An overcast arctic winter day is a study in a hundred thousand shades of gray. Most everyone drives with headlights on, as it's not much lighter outside the buildings in daylight than it is inside. (Even the camera wants to take a midday picture with flash). Somewhere beyond the clouds the sun comes up in the south, reaches the apogee of its arc less than a handspan above the horizon, and sinks down a few hours after it first showed: each day, we're still losing 5-8 minutes of daylight more.
Between the layers of clouds, recent snow, sanded snow, old snow with a layer of windborn sand and glacial silt, and freshly disturbed snow, a thousand shades of grey show - and the windsock swinging gently in the breeze seems almost unreal, almost glows with its safety orange brilliance. Staring at it as I drive by, it is too colorful - seems almost like a photoshopped object, misplaced bright splash of color on the right of the road. On the left, the stars and stripes glows red and blue as it ripples in the wind above the POW-MIA flag similarly cut from another world where colors exists, too vivid to be real.
I remember summer like a fever dream now, when these mountains are green...
Flying a PA-12 with tundra tires and flaps, supercub landing gear and every spare ounce stripped, we made our way through mountains with no roads out. We'd followed the right fork of the glacier up the valley it had carved out of the mountain, and past its gleaming blue-white swaths found the small U-shaped bowl in the mountains mostly free of snow. It was the height of summer in the arctic, and the sun rarely set - but it was low enough that it was on the other side of the mountain, making the world seem a rare dim twilight below blue-white skies.
We came around a massive rock, past a chunk of glacier not yet melted, stranded, and found the faint lighter strip of earth ahead, beside a winding creek fed by hanging waterfalls tumbling hundreds of feet down sheer drops to the valley floor. It seemed like a mere scratch in the earth from our height, as though a bear had raked a paw there - but that slightly crooked bare patch of earth was where we needed to land. A slight nudge of the throttle lever pulled back the power as we glided down low, swooping over it to take a look at the bare earth. It was rutted with tracks where prior planes had landed when it was muddy, but it was light, the color of dry dirt now. All around, low scrub willow and dwarf fireweed grew, flourishing in the short, intense arctic growing season above the treeline and setting swaths of pink-purple against a hundred shades of green.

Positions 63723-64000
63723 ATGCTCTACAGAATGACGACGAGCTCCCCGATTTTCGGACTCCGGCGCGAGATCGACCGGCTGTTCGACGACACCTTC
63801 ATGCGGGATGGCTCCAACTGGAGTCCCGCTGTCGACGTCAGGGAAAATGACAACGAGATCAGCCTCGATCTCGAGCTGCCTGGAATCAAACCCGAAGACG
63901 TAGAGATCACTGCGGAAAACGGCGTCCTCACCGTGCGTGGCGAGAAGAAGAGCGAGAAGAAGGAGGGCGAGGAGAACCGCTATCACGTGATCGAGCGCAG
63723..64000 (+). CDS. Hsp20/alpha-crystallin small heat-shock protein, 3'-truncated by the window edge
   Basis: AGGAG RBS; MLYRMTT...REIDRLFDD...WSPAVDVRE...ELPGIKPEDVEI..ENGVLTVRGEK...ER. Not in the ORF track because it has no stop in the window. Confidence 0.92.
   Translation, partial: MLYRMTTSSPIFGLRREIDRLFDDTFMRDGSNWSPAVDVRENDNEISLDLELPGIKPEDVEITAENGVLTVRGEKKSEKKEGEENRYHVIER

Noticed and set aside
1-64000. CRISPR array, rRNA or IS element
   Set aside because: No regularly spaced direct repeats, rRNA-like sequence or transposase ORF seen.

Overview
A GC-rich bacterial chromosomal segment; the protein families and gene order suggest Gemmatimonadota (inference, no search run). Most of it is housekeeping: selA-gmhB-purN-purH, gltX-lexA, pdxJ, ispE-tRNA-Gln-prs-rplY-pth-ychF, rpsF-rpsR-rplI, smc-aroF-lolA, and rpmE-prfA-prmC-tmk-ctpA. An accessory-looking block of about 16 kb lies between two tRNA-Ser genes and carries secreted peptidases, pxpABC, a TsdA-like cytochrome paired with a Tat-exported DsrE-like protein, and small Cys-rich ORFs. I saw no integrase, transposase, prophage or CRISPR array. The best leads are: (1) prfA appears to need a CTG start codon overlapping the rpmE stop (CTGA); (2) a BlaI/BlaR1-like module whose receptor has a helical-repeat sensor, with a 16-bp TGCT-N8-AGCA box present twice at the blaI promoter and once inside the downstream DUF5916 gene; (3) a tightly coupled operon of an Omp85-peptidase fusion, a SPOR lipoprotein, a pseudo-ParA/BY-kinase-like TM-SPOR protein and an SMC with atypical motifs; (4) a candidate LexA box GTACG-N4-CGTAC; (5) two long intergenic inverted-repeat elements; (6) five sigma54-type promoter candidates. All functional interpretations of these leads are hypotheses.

The creek was a light blue-gray of glacial silt, a jewel set in wide green swaths of reeds, and we scanned for smaller, still pools or ripples in the reeds that might show the direction of the wind. Finally, one showed the light breeze was headed down the valley by a wide band of clear, calm water toward the up-valley side, and a patch of wind-stirred water to the down-valley side. In the absence of movement by the larger air mass, the cool air on the snow-capped mountains was sinking and tumbling down, like the meltwater from those snowcaps, gathering and spilling down to rush out as a strong breeze above the new-born river at the base of the glacier.
Coming back around, we paced the plane as though the scratch in the earth were a normal, if smaller-scale, version of a runway (at least three hundred feet if it was an inch - lots of room, but crooked, narrow). Pre-landing checks, going very slow but engine set up to growl and claw out of there if it wasn't going well, we came down with a flaps out and nose high like an eagle scooping air to nearly hover before landing. Only here, we straightened out and bled off a little more speed to gently touch her mains down, then drop the tail solidly and controlled, and roll to the end of the strip. It was rougher than I'd expected, with the ruts, and we had to add power to make it to the widest spot near the end. Only then did we apply brakes and lift the tail up and around by the force of the wind coming off the propeller alone, so she was parked off to the side. Whenwe left, we'd taxi down the strip, shut down and drag her tail back in the weeds for maximum distance.
Shutting down, we climbed out, and listened, looking around. The waterfalls made a distant background rushing noise, and the breeze blew gently in our ears, tugging our jackets and hair. A few birds chirped somewhere, unseen in the low willow scrub, and on the creekbank were the tracks from a single pair of moose. Otherwise, it was completely silent. If not for the friend next to me, I would be the only human in miles. If not for the ruts under our feet, our plane could have been the only sign of humanity had ever set foot here.